How important is Intellectual Property in Robotics?


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It is worth emphasizing that IP protection – via patents, copyrights, designs, trade secrets, trademarks, etc. – is key to the field of interactive robotics. The lengthy and expensive process of designing, developing, producing and delivering interactive robotic products relies on IP protection to recoup up-front investments and to fend off competitors seeking to capitalize on the R&D investments of their rivals.

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How Intellectual Property applies to Robot-Assisted Creativity and innovation in the EU

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Patents

Patents on new inventions represent one of the main legal instruments used by robotic firms to protect their technologies. In Europe patents are granted by the non-EU European Patent Office (EPO) and by national patent offices. As a result, patents constitute an area of law that is not entirely within the jurisdiction of the EU

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Trade Secrets

Robotics firms may rely on trade secrets and the legal protection given to such information, to protect their investments in technology. Trade secrets are protected in most countries of the world, although the type and degree of protection varies. In the EU, Directive 2016/943 was approved in June 2016 with the aim of harmonizing the laws that protect undisclosed know-how and business information against unlawful acquisition, use and disclosure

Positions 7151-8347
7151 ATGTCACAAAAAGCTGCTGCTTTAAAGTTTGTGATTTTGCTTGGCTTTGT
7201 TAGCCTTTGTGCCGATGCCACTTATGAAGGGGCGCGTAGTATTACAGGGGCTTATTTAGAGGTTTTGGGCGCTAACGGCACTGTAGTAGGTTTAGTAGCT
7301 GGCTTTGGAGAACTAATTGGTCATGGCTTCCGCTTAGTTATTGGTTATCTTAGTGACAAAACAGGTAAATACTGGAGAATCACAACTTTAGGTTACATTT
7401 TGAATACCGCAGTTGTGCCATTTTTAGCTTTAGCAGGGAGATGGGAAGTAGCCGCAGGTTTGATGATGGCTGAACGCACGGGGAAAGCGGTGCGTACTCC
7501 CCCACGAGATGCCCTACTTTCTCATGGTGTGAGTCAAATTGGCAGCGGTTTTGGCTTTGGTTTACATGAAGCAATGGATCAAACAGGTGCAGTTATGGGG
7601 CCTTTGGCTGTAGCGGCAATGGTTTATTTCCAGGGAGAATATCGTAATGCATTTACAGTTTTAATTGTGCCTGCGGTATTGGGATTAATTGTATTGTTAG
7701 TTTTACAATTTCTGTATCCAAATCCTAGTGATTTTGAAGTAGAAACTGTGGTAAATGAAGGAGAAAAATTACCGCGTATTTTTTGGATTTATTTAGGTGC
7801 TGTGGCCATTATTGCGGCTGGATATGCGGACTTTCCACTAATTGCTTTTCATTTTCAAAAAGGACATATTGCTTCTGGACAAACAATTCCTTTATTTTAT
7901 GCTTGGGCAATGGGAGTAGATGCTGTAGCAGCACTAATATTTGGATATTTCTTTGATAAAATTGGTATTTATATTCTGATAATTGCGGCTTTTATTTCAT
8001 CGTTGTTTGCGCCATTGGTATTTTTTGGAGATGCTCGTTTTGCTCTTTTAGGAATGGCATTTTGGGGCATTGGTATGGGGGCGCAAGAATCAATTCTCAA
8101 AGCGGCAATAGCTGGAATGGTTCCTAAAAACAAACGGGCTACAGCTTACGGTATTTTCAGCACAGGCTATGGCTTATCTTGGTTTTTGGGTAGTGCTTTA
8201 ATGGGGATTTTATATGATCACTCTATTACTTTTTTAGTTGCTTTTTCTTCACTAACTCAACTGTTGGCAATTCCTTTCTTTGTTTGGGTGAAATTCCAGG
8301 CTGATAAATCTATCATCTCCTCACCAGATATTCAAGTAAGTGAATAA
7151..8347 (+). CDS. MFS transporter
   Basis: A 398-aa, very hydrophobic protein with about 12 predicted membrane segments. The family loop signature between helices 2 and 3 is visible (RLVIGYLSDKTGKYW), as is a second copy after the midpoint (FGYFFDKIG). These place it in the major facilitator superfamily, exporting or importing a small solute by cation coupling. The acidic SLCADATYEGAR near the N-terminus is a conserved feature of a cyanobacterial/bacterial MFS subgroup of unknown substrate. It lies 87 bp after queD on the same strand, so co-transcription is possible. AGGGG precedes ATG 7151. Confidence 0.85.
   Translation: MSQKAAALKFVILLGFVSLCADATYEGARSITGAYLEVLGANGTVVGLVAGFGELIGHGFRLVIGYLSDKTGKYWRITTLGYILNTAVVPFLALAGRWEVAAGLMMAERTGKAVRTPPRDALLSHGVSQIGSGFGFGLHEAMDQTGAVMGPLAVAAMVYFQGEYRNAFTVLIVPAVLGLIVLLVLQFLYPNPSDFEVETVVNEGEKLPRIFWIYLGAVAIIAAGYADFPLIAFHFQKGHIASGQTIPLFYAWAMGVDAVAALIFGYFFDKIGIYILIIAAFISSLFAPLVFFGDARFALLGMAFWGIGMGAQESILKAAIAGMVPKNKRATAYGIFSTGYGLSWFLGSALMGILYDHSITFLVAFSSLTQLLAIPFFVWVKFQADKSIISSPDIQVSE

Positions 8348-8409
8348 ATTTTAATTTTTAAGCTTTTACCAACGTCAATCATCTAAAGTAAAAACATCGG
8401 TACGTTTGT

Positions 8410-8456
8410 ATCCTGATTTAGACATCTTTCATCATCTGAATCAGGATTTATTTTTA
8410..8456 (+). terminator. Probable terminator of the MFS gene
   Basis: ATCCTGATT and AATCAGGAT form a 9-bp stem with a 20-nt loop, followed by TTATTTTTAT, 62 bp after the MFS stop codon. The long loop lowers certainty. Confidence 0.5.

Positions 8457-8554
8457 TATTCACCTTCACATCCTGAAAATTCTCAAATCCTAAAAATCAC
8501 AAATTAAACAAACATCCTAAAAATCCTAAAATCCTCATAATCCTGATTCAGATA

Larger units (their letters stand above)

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Copyright

Copyright is a common legal tool to protect software in Europe – and the EU has harmonised such protection since 1991. The EU Directive 2001/29 on Copyright in the Information Society, which provides that adequate legal protection must be given “against the circumvention of any effective technological measures, which the person concerned carries out in the knowledge, or with reasonable grounds to know, that he or she is pursuing that objective”

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Trademark

The commercial success of products such as nanny-robots, pet-robots, caretaker-robots and medical-robots also depends on a reliable brand which consumers know, trust, appreciate and remember. For this reason, robotics companies with a strong brand name and solid reputation are indeed investing in and registering trademarks, especially with the EU Intellectual Property Office

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Designs

Interactive robots are consumer-facing – and as such a robot’s physical appearance and its ‘look and feel’ plays a central role in influencing consumers’ choice. Robot designs that meet certain requirements, including novelty and individual character, can be registered with the EUIPO, such registrations protecting the ornamental features of the machines.

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Find out more about Intellectual Property in the EU in the INBOTS White paper

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